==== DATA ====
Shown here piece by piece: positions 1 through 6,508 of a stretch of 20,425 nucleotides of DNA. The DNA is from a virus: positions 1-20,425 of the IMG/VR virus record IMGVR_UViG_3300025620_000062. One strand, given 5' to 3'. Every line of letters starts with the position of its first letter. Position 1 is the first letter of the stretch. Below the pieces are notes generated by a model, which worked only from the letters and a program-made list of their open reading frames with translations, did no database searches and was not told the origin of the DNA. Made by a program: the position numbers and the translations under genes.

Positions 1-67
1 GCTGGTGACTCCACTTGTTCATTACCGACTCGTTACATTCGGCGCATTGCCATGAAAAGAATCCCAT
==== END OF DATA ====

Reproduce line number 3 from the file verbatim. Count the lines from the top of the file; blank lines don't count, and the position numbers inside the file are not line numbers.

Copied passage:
1 GCTGGTGACTCCACTTGTTCATTACCGACTCGTTACATTCGGCGCATTGCCATGAAAAGAATCCCAT